In 2008, at the start of the great recession, your humble narrator was presented with a great opportunity: helping to start a new magazine. You might wonder how many magazines your average editor gets to launch in a career. If they are extremely lucky, one.
It happened to me. The magazine begun here at WTWH Media focused on the wind industry. This was fortuitous because of a secret affection and fascination with wind turbines. As a product of pinch-penny parents, I thought a machine what would turn free wind into useful electricity seemed absolutely sublime, and it still seems so today. And so for the last nine years, it has been my privilege to follow a brand new industry with a potential we are still just grasping.
But nothing lasts forever. You have probably heard of the seven-year itch. Some say after seven years in the same job, a person gets, for lack of a better term, stale. Personal energy wanes and interests change. So the time has come for new ideas and enthusiasm. I’ll retire after the June issue of this magazine and leave its editorship in the capable hands of Michelle Froese.
But before leaving, I’d like to look back at what may be the five most significant developments in those nine years. These events show where we have been and remind us how far the industry has come. In no particular order my top five picks are:
- Torque control in wind-turbine drivetrains. Elimination of damaging torque spikes in a drivetrain lets gearboxes work well beyond the usual three to four years.
- Launching the U.S. offshore wind industry.
- Vastly improved condition monitoring, which could include AI
- The rise and fall of the production tax credit.
- Flying and crawling drones that will take much of the hazard out of wind-farm maintenance
Looking ahead is always fun but humbling because real life rockets past our usually feeble linear predictions. Still, these five nascent technologies will likely propel the wind industry well beyond the size and production capacities of where it is now:
- The 10-MW and larger turbine. Hold the phone, you say. GE has announced a 12-MW unit. That is true. You may recall that eight years ago, at least three manufacturers had announced 10-MW turbines. Read about one here: https://tinyurl.com/Clipper10. Ten megawatts is a significant technological hurdle because of the enormous stresses such large machines will have to endure. Moving much beyond 10 MW will require quite different design ideas and a few significant developments. Nonetheless, the effort will be worth it because a single 12-MW turbine could replace six 2-MW units, which are about average for today’s ratings.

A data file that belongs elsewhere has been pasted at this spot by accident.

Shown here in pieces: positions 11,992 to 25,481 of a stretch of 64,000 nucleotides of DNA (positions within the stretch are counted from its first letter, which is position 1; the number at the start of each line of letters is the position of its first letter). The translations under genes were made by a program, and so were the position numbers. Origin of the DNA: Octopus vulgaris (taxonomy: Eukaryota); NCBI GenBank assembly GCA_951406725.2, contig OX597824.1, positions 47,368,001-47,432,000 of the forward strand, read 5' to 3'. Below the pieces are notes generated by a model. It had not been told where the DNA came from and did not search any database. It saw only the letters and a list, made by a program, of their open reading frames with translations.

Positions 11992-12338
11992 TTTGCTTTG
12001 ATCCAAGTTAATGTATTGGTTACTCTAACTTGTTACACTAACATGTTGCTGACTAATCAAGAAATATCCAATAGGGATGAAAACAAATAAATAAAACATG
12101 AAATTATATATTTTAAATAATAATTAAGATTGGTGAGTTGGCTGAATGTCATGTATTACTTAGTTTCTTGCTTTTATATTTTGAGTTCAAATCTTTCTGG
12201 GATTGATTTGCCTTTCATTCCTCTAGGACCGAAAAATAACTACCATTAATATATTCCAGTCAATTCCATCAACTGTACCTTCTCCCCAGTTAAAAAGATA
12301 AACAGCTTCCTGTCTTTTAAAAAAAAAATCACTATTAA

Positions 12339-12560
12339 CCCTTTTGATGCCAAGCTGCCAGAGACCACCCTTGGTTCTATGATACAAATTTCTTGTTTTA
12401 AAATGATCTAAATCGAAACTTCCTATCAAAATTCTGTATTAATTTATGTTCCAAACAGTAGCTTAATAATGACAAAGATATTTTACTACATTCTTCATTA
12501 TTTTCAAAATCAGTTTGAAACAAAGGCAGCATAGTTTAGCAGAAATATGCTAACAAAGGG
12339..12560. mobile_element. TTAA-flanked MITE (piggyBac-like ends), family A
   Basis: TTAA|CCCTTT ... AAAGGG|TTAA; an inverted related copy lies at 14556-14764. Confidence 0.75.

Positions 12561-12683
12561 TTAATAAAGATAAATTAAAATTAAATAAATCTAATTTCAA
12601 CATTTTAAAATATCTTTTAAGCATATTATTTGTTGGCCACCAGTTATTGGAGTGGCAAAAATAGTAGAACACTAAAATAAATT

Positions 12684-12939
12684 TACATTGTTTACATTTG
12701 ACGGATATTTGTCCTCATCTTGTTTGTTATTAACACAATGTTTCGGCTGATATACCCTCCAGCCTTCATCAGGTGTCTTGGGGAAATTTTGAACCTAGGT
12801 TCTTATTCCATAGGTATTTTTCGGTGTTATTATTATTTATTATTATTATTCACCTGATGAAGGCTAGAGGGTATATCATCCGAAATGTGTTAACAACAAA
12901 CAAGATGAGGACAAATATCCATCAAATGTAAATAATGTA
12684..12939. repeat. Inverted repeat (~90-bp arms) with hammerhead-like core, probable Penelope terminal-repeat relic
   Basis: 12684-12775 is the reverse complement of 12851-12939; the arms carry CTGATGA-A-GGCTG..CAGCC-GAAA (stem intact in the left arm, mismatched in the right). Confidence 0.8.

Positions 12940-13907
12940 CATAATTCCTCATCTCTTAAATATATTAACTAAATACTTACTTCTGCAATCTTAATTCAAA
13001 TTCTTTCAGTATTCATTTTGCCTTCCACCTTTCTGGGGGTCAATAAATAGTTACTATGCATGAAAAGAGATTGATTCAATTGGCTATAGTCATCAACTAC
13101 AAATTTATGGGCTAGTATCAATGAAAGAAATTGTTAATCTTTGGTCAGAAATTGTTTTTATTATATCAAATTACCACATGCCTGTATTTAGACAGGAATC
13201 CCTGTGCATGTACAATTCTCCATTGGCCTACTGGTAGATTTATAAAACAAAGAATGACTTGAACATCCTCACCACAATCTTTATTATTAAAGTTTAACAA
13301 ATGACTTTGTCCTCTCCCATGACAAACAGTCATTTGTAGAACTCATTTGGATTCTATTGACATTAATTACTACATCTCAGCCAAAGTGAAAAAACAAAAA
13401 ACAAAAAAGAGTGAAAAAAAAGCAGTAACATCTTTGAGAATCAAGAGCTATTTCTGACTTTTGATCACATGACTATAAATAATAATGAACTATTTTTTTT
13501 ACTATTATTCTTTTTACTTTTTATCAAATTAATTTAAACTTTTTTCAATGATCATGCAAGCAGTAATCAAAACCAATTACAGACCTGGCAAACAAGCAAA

- Modular blades and towers. These will trim transportation costs.
- IIoT, the Industrial Internet of Things. This sounds like a fancy name for a network with more smarts built-in. But it is more than that, and it is taking shape slowly. We have heard of only one good application so far: Monitoring utility power-purchase prices on a second-by-second basis and triggering a cost-saving response to the supplying wind farms.
- Artificial intelligence. AI will lead to more accurate predictive maintenance and hundreds of other cost-cutting inventions.
- Automated turbine construction. Several good ideas today could obsolete costly 100-m tall cranes and the 11 trucks needed to transport the crane sections.
The industry is headed in the right direction. As expensive as offshore wind farms will be, offshore is the right place to go because it gets away from cranky people and into more powerful winds. A recent report, for instance, tells of a remarkable 65% capacity factor for the floating Hywind wind farm off the coast of Scotland.
More good news: there are lots of good ideas for taking cost out of construction, O&M, and eventually the cost of power. You’ll see some at the upcoming AWEA Windpower 2018 conference in Chicago.
It’s not hard to see that the future is electric and it’s generated by wind. Goodbye and good luck, all you wonderful readers.
- Paul Dvorak
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